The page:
Public Utilities Reports

PUR Guide 2012 Fully Updated Version

Available NOW!
PUR Guide

This comprehensive self-study certification course is designed to teach the novice or pro everything they need to understand and succeed in every phase of the public utilities business.

Order Now

The Internet Solution: AMR Reborn

Fortnightly Magazine - October 1 1999

by the residential consumer.

IP networking technology has evolved at a dizzying pace over the last several years and shows no signs of slowing down. An IP-based network connection to the home appears to offer the right choice for a multi-service telemetry system for several reasons.

First, it provides a base solution for covering the maximum number of homes immediately, that of implementing the IP connection over the shared residential phone line. There is no extra WAN infrastructure to deploy, greatly reducing the cost of the system, increasing its flexibility and providing a clear path toward future technologies.

Second, it allows a full-time Internet connection to be re-used for telemetry data. Rather than create an expensive, single-purpose infrastructure such as a wireless LAN/WAN system, this approach leverages the continuing high levels of investment in IP connections to the home such as cable and DSL.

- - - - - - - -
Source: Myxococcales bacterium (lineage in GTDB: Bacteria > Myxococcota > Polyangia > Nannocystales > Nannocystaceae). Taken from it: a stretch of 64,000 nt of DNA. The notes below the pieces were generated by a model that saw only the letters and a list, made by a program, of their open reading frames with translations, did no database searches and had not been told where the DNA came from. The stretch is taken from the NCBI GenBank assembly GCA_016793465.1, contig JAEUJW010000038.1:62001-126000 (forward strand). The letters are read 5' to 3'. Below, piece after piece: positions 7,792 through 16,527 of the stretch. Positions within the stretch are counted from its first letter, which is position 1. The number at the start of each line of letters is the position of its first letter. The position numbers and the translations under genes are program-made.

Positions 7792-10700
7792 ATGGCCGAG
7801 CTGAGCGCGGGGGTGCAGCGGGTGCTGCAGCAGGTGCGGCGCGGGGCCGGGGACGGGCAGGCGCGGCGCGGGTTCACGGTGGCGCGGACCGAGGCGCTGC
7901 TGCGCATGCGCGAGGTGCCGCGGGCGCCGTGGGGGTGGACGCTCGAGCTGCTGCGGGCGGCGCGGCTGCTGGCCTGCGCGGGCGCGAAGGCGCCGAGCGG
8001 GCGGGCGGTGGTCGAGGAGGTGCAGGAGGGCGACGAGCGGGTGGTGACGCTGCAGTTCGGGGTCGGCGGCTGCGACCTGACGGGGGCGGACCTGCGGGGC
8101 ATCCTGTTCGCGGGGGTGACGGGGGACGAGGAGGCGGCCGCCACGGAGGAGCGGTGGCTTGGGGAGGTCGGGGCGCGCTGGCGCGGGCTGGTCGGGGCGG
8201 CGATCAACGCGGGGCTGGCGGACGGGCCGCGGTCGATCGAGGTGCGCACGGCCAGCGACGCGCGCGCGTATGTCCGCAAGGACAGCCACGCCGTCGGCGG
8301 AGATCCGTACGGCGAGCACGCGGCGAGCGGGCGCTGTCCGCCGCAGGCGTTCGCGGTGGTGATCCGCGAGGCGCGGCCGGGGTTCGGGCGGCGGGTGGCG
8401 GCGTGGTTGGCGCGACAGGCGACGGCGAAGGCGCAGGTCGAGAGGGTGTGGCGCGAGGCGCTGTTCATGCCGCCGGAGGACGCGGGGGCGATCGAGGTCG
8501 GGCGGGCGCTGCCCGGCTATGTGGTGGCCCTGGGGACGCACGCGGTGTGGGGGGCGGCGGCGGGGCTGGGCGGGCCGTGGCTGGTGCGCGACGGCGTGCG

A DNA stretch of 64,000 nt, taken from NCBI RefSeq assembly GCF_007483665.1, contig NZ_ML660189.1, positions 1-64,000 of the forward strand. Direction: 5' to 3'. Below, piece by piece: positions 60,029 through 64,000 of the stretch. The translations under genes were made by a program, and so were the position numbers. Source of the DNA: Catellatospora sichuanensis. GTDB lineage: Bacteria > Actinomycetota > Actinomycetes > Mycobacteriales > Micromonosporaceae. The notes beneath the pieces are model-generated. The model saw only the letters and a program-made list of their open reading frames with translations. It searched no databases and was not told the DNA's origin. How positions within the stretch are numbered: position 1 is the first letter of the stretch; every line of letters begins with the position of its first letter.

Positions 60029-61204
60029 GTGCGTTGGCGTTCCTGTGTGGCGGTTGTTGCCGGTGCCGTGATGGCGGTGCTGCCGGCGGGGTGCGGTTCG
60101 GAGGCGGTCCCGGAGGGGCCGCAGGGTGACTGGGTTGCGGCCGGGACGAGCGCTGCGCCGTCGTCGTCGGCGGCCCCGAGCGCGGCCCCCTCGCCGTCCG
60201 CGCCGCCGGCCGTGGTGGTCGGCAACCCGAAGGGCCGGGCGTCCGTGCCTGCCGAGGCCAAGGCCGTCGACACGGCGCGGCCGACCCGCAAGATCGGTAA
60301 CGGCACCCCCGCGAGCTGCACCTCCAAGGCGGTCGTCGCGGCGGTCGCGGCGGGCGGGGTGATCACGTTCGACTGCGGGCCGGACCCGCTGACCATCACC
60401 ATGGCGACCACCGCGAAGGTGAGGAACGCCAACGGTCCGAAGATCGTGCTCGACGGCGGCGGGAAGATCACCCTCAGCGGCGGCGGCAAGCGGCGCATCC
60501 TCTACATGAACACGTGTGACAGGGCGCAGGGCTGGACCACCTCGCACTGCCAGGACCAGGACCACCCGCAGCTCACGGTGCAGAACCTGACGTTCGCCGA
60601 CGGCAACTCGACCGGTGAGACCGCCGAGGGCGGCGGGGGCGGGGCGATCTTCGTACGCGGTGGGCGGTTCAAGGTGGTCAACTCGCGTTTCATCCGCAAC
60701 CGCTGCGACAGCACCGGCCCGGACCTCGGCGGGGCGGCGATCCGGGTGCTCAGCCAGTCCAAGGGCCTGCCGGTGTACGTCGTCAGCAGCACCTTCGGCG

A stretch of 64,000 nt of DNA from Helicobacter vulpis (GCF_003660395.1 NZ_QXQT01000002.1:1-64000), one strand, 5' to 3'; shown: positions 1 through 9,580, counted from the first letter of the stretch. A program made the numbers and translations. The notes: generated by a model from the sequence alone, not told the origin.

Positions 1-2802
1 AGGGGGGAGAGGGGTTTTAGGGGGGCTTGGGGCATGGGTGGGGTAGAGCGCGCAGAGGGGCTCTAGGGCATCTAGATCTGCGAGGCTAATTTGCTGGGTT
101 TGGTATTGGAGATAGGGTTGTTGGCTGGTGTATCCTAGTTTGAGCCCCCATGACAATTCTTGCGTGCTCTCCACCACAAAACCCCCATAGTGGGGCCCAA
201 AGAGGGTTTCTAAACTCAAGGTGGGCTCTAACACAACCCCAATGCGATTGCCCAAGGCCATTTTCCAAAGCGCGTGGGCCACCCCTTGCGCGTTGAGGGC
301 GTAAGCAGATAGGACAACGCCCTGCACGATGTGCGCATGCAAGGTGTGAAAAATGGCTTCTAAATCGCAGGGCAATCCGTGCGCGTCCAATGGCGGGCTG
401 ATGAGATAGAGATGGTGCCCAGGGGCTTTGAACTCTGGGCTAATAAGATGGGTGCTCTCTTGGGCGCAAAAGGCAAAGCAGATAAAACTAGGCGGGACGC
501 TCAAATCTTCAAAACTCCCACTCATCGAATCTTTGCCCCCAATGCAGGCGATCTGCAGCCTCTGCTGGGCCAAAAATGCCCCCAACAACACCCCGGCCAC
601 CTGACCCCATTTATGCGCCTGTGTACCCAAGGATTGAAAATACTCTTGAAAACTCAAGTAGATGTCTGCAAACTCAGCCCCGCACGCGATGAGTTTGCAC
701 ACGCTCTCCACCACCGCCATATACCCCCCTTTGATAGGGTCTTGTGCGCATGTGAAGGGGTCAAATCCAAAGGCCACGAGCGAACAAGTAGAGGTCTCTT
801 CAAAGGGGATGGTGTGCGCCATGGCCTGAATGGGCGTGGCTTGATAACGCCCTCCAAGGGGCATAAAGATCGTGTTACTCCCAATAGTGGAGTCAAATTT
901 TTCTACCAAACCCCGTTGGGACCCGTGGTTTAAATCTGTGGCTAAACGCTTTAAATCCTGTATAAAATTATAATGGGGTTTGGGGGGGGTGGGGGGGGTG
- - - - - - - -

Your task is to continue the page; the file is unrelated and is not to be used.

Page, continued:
Third, it creates a future-proof telemetry system, since the architecture easily can adapt to new physical media. Internet protocol has shown a remarkable ability to adapt to additional physical network media as they are created. Some of the common media available to the home that support IP are: (1) PSTN, including sharing a single residential line, (2) coaxial/hybrid fiber-coaxial network (HFC), via cable modem, (3) DSL and (4) ISDN.

IP provides the basis for an architecture that operates over multiple WAN media. In fact, communications to different customer segments often are best achieved with different physical media to the home. Shared PSTN provides a broad reach for most consumers. However, as deployment of cable and xDSL modems continues, interfaces to these devices via 10baseT (Ethernet) increasingly will be required.

David Gaw is president and Adam Marsh is vice president of marketing for Coactive Networks Inc., based in Sausalito, Calif. Coactive Networks is a developer of control network connectivity systems for flexible access to home automation control systems.


Articles found on this page are available to Internet subscribers only. For more information about obtaining a username and password, please call our Customer Service Department at 1-800-368-5001.